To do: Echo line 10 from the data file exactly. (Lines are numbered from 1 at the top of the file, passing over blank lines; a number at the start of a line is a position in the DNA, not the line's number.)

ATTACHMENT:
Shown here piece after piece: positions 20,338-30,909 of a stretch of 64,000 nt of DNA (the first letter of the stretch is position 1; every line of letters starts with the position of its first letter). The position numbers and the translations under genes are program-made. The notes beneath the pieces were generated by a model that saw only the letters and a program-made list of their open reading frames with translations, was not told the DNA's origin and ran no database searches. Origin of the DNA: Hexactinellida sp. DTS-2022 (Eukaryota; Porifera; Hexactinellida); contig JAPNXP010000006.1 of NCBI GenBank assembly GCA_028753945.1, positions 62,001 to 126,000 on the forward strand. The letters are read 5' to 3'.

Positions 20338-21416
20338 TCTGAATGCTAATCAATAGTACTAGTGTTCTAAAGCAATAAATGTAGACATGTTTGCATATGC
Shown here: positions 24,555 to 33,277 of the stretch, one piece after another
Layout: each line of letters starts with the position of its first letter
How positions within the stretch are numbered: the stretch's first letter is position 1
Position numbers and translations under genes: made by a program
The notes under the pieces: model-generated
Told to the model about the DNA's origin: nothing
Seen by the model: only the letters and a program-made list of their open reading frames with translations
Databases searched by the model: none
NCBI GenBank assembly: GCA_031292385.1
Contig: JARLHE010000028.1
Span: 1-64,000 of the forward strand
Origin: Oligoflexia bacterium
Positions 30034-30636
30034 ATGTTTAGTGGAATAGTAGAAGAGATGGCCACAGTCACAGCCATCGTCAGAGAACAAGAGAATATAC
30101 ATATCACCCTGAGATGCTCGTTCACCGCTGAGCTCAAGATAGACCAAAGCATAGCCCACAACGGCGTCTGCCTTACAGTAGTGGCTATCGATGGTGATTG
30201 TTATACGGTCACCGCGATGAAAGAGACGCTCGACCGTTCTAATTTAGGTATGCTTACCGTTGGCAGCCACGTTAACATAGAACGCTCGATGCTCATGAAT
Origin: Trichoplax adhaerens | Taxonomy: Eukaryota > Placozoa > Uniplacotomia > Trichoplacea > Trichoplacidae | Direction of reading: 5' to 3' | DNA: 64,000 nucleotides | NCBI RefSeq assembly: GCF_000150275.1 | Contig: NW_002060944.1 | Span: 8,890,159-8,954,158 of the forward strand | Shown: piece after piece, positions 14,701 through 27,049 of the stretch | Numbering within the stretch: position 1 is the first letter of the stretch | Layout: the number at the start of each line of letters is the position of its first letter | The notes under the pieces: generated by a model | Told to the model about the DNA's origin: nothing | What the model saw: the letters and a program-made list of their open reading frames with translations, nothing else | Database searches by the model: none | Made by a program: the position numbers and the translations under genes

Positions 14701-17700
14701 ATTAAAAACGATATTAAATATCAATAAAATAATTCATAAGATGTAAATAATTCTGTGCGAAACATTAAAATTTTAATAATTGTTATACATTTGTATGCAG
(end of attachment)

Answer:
Seen by the model: only the letters and a program-made list of their open reading frames with translations